I would not be Adam Lanza even if I had done everything on Michael Pakaluk’s list of sins, and I am not Adam Lanza even if what Pakaluk quotes from Plato is correct. (What Plato says differs from the idea of original sin in various ways, one of which is suggested by Pakaluk’s quotation from Saint Josemaria Escriva: There the emphasis is on what we are capable of if “Our Lord abandons us,” while Plato speaks of our own “part[ing] company with all shame and sense” without mentioning a divine agency.)
It is important to acknowledge one’s ugliness and cruelty, and to guard against the acts that, in one’s blackest moments, one might commit. Most of us have probably felt an impulse senselessly to destroy. As a child I ripped the wings off a butterfly, not because I wanted them, not even because I was visiting some anger upon an innocent creature, but simply because I could. I have felt guilty about it for more than two decades.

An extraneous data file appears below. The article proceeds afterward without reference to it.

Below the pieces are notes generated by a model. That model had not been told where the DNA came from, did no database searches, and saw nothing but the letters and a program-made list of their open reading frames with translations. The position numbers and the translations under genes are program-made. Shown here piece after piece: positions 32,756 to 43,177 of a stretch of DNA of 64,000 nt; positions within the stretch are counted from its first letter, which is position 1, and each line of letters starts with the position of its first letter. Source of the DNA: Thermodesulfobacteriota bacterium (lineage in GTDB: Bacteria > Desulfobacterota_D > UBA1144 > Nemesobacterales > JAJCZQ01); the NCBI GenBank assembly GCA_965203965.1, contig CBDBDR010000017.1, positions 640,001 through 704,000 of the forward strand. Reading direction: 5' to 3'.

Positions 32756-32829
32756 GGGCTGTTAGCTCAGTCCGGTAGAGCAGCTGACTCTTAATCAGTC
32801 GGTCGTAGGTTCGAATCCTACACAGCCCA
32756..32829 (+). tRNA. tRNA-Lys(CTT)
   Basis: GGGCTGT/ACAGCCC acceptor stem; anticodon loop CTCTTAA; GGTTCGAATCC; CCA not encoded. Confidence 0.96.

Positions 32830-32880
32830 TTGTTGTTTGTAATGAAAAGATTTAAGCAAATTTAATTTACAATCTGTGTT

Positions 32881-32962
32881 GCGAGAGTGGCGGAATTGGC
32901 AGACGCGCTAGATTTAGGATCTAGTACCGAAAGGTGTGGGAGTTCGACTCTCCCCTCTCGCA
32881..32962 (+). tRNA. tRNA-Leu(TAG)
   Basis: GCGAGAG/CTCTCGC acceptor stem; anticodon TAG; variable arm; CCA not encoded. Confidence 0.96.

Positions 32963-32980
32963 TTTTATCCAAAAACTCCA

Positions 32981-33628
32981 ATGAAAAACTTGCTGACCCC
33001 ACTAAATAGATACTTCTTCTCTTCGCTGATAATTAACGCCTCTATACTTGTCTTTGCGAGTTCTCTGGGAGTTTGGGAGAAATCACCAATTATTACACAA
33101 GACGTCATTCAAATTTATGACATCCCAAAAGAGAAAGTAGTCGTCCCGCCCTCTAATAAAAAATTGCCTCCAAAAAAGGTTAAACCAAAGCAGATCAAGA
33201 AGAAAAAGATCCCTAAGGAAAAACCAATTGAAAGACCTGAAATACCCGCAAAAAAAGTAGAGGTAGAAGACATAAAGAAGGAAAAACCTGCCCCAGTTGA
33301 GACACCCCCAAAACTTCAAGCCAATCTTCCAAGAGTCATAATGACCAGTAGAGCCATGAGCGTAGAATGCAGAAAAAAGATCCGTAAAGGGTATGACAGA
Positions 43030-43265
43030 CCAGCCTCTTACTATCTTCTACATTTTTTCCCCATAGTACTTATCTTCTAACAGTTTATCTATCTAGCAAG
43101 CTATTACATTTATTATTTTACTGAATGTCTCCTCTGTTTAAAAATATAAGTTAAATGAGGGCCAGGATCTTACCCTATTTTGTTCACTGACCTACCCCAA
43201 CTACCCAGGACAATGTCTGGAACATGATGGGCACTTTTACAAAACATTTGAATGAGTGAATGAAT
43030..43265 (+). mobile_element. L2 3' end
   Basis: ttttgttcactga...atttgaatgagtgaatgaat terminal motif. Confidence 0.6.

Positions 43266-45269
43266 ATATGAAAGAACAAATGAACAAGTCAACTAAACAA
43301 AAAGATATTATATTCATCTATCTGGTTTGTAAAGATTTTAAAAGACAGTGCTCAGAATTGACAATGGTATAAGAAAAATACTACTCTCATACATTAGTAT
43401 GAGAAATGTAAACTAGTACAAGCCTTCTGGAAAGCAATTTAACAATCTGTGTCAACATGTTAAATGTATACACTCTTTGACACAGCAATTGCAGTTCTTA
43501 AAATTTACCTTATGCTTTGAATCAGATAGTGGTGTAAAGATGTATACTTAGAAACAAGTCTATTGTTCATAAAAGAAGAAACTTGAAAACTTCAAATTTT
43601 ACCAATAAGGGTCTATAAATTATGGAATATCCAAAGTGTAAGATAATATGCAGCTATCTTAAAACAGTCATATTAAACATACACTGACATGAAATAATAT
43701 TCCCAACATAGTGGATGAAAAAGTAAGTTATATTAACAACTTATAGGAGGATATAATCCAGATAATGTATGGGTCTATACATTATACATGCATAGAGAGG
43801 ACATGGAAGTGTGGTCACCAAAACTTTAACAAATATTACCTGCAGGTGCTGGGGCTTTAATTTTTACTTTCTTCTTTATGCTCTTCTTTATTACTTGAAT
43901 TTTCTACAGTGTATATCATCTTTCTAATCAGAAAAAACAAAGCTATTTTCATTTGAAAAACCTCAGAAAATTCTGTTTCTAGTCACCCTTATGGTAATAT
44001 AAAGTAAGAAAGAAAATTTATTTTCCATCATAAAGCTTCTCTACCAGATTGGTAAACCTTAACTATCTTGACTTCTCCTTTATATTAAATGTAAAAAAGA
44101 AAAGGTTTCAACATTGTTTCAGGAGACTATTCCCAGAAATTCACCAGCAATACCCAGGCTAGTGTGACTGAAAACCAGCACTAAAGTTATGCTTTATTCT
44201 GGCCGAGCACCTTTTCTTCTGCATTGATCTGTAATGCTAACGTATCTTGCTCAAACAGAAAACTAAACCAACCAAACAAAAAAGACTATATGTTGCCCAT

But I killed a butterfly, not a person. The claim that a proper response to mass murder is for everybody to “repent in sackcloth and ashes” shows a loss of perspective and obscures very basic and very important differences.1
1. I mean the difference between capacity and action, the killer’s moral standing and ours — everything that the idea of original sin and the quotation from Plato leave out. About Plato: I’m not sure what it would mean for what he says there to be true (or false), but it is not equivalent to the idea of original sin, which is defined by reference to things absent in Plato and a story he does not tell. I’m also unsure what it would mean to owe to a deity a debt that I had not incurred through my actions, or not to owe one, although I do understand the idea of unjust punishment by an authority. (12/21/12) (I also understand the idea of rescuing someone from consequences that you did not ordain. 12/24/12)
The one and only.